factors as consumers prioritize consumption of food and other necessities over more non-essential goods, some impact on agricultural import demand is still likely.” Production rises in key supply countries But looking further ahead than FY 2023, it seems like- ly that the rate of fresh produce import growth will be stronger than that year, especially when considering the production increases that are set to come from some of its biggest Latin American suppliers. USDA figures show that in 2021, Mexico — by far the U.S.’s biggest foreign supplier of both fruit and vegetables — sent 625,995 truckloads of fresh produce to the market. This is a leap from 260,992 truckloads in 2007. From his Texas office, Galeazzi says Mexico’s growth is attributable to a long list of resources for the industry that are difficult or less available for U.S. producers. Labor is starting to be a challenge for many growers in Mexico, but unlike in the U.S., there is still a good labor pool. Also, in America there are major water shortages across the country, not only in California, and agribusi- ness is strained by competition for land, and high levels of regulatory compliance and oversight. Agrochemical prices skyrocketed in 2021 and transportation costs have gone up dramatically over the past three years. All these factors drive up final costs, which then push a certain amount of production outside the United States. Increasing U.S. production costs, growth of knowledge and experience in Mexico, and the speed and ease of commu - nication spurred a wider variety of commodities being grown outside the U.S. Mexico has grown strawberries for 30 years, but that production has exploded in the past decade. Now every major U.S. berry producer has Mexican berry production, according to Galeazzi. Additionally, now there are more high-value items produced with very good results in Mex - ico. For example, proprietary grape varieties and other high-value specialty programs have been tailored as part of a planned production system to meet consumer demand — especially American consumers who go to grocery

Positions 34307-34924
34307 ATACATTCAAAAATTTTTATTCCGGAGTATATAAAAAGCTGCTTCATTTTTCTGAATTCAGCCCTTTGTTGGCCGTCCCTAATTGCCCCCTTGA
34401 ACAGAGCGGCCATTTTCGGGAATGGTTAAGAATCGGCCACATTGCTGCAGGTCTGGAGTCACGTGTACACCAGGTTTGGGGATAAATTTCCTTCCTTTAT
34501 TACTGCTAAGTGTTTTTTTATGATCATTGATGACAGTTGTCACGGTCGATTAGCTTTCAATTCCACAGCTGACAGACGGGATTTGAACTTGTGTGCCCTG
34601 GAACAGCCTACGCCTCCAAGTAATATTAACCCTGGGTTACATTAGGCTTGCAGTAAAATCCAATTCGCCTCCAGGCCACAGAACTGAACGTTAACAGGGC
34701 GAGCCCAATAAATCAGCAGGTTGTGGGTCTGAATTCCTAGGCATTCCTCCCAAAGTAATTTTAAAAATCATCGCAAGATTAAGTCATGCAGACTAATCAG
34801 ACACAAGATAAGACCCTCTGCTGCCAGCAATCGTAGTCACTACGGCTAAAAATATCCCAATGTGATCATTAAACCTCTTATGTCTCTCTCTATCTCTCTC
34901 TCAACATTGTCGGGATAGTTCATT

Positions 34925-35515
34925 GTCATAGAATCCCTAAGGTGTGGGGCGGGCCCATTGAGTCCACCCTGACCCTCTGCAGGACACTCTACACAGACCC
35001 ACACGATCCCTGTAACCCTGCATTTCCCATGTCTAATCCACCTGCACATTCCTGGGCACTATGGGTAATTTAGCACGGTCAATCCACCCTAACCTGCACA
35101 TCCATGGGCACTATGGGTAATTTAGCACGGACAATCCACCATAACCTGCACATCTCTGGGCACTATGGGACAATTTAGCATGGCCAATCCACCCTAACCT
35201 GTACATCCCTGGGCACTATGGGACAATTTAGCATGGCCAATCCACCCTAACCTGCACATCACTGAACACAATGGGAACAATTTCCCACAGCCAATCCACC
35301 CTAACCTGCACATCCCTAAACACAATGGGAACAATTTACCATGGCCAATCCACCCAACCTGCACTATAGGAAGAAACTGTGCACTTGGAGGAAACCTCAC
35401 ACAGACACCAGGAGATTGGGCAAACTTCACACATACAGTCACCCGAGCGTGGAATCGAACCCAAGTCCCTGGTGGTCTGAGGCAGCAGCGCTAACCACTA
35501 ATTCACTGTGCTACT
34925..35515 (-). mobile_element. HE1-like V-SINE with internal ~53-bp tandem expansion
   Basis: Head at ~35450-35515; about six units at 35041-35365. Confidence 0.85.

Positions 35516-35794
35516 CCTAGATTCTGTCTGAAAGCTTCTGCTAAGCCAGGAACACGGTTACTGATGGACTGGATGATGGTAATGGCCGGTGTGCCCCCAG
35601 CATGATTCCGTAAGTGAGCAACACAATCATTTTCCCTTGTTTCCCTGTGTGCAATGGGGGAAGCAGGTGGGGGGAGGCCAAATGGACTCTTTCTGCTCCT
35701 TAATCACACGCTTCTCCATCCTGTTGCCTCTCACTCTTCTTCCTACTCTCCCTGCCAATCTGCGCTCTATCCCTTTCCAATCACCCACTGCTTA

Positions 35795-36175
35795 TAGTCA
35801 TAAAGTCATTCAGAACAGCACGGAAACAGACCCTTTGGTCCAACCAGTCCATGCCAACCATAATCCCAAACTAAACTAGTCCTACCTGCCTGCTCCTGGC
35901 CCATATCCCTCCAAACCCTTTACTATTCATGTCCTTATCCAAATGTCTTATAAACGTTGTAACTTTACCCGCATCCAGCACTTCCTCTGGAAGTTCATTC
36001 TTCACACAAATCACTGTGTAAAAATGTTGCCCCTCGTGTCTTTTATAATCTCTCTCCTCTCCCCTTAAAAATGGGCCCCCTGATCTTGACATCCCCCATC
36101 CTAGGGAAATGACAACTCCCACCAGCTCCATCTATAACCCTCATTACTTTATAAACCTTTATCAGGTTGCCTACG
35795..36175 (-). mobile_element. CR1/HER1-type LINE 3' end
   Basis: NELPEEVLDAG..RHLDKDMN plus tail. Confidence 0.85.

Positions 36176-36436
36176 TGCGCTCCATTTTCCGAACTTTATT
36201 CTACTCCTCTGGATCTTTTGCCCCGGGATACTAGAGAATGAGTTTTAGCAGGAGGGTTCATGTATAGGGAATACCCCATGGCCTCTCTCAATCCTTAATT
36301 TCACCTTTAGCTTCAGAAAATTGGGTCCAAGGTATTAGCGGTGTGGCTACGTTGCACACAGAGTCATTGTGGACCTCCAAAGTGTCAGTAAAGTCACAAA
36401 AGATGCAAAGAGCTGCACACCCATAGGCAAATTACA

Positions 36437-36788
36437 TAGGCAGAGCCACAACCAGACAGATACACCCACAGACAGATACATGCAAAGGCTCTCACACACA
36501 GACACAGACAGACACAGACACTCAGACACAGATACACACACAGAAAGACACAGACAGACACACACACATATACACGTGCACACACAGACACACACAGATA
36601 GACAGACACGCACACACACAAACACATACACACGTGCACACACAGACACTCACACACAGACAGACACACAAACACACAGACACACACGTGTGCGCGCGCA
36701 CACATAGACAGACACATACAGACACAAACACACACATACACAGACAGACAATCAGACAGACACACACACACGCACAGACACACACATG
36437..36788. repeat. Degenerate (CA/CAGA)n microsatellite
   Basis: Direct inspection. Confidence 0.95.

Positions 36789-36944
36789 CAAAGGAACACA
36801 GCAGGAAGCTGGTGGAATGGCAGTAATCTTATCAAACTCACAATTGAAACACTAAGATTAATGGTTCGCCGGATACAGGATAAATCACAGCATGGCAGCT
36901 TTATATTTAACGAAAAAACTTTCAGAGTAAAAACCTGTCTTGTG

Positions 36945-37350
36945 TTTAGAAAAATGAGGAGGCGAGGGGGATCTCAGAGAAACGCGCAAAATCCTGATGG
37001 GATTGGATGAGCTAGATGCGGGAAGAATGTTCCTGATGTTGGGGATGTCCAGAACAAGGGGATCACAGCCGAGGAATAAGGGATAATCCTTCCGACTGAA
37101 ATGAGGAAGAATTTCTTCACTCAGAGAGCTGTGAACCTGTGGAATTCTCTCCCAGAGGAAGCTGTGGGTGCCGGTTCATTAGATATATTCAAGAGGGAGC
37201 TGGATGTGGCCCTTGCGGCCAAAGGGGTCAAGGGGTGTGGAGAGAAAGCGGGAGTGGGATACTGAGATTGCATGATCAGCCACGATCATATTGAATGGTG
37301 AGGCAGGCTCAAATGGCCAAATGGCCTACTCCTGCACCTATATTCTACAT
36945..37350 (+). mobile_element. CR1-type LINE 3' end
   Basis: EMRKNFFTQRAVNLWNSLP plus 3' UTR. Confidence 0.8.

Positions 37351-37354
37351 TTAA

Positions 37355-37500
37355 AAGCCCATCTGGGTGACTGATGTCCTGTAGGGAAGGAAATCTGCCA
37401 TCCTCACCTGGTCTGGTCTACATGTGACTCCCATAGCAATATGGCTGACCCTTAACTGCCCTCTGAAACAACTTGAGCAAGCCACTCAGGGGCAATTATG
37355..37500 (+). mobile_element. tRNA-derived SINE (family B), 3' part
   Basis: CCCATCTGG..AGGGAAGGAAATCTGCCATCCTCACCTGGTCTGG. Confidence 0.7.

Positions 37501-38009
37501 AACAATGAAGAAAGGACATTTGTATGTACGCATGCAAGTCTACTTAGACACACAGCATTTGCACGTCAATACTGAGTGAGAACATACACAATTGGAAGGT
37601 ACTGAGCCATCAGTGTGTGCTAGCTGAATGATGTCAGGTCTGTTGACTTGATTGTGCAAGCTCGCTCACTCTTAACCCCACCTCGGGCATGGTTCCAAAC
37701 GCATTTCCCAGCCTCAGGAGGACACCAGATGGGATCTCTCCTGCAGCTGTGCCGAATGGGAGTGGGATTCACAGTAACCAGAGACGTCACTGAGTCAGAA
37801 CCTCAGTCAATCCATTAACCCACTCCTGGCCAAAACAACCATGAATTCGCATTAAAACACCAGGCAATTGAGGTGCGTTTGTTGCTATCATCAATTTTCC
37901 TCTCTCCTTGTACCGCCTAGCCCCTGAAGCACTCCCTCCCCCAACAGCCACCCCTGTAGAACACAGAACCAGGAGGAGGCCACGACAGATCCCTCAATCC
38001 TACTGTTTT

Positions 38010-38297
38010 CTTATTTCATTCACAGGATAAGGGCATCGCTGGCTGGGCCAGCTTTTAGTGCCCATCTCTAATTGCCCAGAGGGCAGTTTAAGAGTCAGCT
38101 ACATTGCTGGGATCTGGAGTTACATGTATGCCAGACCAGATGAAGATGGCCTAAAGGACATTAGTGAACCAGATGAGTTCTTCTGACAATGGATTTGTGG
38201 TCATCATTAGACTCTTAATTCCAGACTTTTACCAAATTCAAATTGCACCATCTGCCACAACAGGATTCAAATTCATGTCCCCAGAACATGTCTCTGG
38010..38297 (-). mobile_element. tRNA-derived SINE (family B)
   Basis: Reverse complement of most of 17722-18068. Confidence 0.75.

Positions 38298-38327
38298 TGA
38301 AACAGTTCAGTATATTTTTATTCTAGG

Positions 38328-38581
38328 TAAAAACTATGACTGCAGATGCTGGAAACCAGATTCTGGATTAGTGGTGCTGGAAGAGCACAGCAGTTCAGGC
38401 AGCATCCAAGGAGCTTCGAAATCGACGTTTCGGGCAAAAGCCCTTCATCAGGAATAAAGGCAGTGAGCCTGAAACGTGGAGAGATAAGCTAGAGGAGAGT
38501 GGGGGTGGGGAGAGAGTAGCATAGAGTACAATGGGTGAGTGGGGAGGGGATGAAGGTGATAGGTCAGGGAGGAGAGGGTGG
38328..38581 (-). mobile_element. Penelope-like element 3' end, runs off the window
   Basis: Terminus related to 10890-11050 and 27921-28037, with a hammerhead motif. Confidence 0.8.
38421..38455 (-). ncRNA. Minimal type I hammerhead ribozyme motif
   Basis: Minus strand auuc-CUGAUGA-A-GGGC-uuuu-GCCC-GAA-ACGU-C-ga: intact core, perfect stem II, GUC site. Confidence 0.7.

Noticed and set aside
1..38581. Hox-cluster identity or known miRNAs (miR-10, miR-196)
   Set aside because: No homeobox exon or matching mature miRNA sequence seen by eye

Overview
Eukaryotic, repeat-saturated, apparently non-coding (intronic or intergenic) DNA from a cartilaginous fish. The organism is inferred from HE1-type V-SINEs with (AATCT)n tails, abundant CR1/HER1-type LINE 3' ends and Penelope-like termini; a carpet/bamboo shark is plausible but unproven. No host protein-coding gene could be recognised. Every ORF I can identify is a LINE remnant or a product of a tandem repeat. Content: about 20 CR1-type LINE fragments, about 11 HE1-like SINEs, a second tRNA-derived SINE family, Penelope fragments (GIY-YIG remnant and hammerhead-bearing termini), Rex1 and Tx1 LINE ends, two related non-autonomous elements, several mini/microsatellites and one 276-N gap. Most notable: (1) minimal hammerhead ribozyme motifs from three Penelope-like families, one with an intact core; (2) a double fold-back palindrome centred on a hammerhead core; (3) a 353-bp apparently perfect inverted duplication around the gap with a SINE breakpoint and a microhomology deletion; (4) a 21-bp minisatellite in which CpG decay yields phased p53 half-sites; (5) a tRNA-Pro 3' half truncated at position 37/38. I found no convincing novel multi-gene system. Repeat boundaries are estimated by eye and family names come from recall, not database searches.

stores and expect these items to be there all year. Imports of horticultural products from Mexico between 2016 and 2021 soared by 61% from $18.1 billion to $29 billion. And in 2022 through September - the last month with data available at the time of writing - imports were running 15% higher than 2021, above the average of 13% across all supplying countries. Another important fresh produce supplier to the U.S., especially for fruit, is Peru. Imports from the South American country have skyrocketed over recent years. The country has shot up the rankings from just the 14th big - gest fruit supplier to the market in 2011 to the third largest in 2019, FAS data shows. If recent trends continue, it will take Chile’s number-two spot within the next few years. Speaking about table grapes - one of the stars of Peru’s fruit exports of the past few years - Mark Greenberg, pres - ident of Montreal-based Capespan North America says: “Peru is absolutely rocking and rolling, 100%, because of excellent fruit. “There is a wonderful climate. The growers are big and sophisticated, and they have desirable varieties. Peru used to be known for Red Globe grapes, but in the past decade it has moved to seedless and proprietary seedless varieties. The country has ideal conditions. Rarely are there water problems for irrigation. Peru produces a first-rate product. Everything grows there. If you plant a new vineyard in northern Peru — Piura or Chiclayo — you’ll have produc - tion two years earlier than you would have from a new vineyard in Chile or California. The produce grows well, and it grows fast. The product is absolutely great.” Looking at the U.S.’s imports of horticultural prod- ucts from Peru from 2016 to 2021, these grew at an even faster pace than Mexico’s, almost doubling to $1.6 bil - lion. And through September 2022, they were up by 35% year-on-year, more than any other major supplier. With big production increases expected over the coming years from numerous fruit crops like blueberries, avocados and table grapes, the U.S. market will surely see rapidly rising import volumes from the country for a while to come. Elsewhere in Latin America, fruit producers are also

The value of U.S. fruit imports rose nearly five-fold from $4.8 billion in 1999 to $22.7 billion in 2021.

Vision Magazine 19

December 2022

Powered by